Reflections on Children’s Music – Part VII – Leadbelly
12 Wednesday Sep 2012
(I introduced the great American scholar, Leslie Fiedler, in Part I of these essays on children’s music. My comments are informed by concepts introduced in a graduate course Leslie taught on children’s literature.)
Leadbelly spent many years in prison, did a lot of scrapping and fighting, and nearly murdered a couple of people. If he had to comply with a modern board-of-education background check he would never be permitted to enter an elementary school and give the children the most miraculous experience of their lives. But in 1960 they let him do it. I would love to talk to any child who was lucky enough to be in the audience for the making of this wonderful record.
And the children all join him on the chorus of this hopeful but unsettling song, “We’re In the Same Boat Brother.”
We’re in the same boat brother, we’re in the same boat brother
And if you shake one end you’re going to rock the other,
It’s the same boat brother
And his gigantic 12-string guitar, the strings pitched down from E to C, booms like a rolling ocean and his voice is bright and clear.
Oh Lordy look down, from His holy place
Say Lordy me but I see a face,
I am about to launch the human race,
So they give him a boat with a mixed-up crew,
With eyes of black and brown and blue,
So that’s how come that you and I
Got just one world with just one sky.
Leslie Fiedler discussed Leo Tolstoy’s little book What is Art? Tolstoy postulated that the greatest and most immortal art is art that unites all people without exception. Great art cannot be patriotic art because such divides people against one another. It cannot be cultish “Church art” because it isolates one group from the rest of the world. 1* It cannot be decadent art because it draws together only the elitist idle rich and is incomprehensible to most people. 2** More significant is that children want nothing to do with any of these kinds of art; they are all grownup kinds of art.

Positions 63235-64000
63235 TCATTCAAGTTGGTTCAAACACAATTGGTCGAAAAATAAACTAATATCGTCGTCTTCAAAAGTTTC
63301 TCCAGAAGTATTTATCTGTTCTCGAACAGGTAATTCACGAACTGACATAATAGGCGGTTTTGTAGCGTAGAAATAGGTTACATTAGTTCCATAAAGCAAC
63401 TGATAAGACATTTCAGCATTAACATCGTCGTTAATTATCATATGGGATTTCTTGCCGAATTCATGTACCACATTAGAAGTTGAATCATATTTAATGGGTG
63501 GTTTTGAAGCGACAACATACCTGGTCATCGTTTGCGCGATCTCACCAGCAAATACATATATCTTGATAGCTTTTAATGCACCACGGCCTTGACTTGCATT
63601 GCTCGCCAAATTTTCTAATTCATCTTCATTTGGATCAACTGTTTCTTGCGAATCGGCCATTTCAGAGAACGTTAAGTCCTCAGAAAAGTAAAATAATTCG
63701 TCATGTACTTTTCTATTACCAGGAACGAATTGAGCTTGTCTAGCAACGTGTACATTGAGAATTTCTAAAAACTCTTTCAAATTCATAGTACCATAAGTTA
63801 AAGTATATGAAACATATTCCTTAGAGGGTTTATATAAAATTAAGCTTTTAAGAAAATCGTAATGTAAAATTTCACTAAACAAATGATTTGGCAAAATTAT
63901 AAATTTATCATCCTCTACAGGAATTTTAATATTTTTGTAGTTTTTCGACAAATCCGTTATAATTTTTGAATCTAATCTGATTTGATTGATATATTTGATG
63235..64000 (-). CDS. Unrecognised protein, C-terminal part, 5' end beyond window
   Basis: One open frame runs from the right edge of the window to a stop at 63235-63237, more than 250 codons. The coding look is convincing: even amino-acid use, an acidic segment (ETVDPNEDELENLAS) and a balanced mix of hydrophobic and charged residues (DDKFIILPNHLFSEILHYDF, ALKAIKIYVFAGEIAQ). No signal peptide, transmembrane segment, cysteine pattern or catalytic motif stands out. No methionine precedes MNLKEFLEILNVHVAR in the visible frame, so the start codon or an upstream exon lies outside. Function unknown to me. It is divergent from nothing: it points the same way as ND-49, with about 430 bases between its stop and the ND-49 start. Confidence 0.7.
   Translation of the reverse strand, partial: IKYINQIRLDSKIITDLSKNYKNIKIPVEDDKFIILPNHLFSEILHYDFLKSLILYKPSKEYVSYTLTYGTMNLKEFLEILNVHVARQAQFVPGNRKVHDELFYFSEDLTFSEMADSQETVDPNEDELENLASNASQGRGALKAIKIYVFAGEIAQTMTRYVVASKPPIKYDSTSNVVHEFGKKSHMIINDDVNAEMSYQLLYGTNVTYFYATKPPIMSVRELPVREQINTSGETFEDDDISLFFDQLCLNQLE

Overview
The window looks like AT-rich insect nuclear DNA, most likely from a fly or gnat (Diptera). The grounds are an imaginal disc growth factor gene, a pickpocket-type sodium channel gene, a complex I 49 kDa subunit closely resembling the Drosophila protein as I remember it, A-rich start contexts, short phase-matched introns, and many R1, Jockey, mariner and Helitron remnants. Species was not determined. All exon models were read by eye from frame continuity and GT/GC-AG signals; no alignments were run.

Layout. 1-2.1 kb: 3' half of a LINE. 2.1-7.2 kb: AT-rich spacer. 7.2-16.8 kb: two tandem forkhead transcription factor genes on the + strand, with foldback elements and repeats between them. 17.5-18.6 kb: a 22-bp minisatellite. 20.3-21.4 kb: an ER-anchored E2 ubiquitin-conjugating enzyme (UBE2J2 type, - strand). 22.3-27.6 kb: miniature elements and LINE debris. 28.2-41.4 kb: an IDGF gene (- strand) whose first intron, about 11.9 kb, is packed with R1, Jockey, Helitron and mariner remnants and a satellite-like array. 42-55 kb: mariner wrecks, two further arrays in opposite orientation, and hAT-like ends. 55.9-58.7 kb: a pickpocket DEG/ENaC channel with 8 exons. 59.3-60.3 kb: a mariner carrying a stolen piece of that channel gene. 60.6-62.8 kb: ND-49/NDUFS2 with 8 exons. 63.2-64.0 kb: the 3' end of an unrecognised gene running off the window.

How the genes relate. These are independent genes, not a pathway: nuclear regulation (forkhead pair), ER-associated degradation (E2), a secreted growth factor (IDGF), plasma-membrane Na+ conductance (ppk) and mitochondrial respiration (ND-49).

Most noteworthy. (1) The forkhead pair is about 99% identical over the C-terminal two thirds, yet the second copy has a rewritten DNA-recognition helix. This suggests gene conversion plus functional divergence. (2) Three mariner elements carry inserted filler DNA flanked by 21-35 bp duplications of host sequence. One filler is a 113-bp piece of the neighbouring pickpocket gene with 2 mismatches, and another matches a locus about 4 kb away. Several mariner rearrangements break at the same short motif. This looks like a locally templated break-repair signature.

Tolstoy said only Christian art can be good art. To know what he meant, it is important to know that the Christianity of Tolstoy has nothing to do with the sadistic bigoted genocidal greedy hypocritical phony Christianity of Jerry Falwell or Pat Robertson. Tolstoy founded his understanding of Christianity in the great Commandment of Love, which I have discussed elsewhere in these writings. As a logical consequence of love, Tolstoy was a pacifist, advocated non violent resistance to tyranny, despised the rich and powerful for oppressing and exploiting the unfortunate and powerless, was extravagantly generous to the poor, and believed that society should be governed by anarchy. He renounced marriage and private property, and advocated celibacy and vegetarianism. He was a great inspiration to Mahatma Gandhi. He must have been quite a challenging companion.
As Leslie pointed out, Tolstoy identified only two kinds of art that united all people:
(1) art transmitting feelings flowing from a religious perception of man’s position in the world in relation to God and to his neighbor – religious art in the limited meaning of the term; and (2) art transmitting the simplest feelings of common life, but such, always, as are accessible to all men in the whole world – the art of common life – the art of a people – universal art. 3***
Interestingly, both these values – spirituality and universality – are frequently found in children’s music. Leadbelly is not unique in singing Christian spirituals for children. Ella Jenkins, Burl Ives, Peggy Seeger and many others have included gospel songs in their children’s repertory. And Leadbelly’s message in “We’re In the Same Boat Brother” is explicitly universal: we are all interdependent; the fate of one is the fate of all, and he warns us that we must figure out how to live with one another on this “ball of blue, somewhere in space.”
Earl Robinson, E. Y. Harburg, “We’re In the Same Boat Brother,” Folkways Music Publishers Inc. (1960). From Huddie Ledbetter (Leadbelly), Negro Folksongs for Young People: Sung by Leadbelly, Folkways Records & Service Corp., FC 7533 (1967). Album design – Not credited.
1* Count Lyof N. Tolstoi. What is Art? Aylmer Maude, trans. New York: Thomas Y. Crowell. 1899. Pp. 142-143.
2** Tolstoi. Pp. 150.
3*** Tolstoi. Pp. 144-145.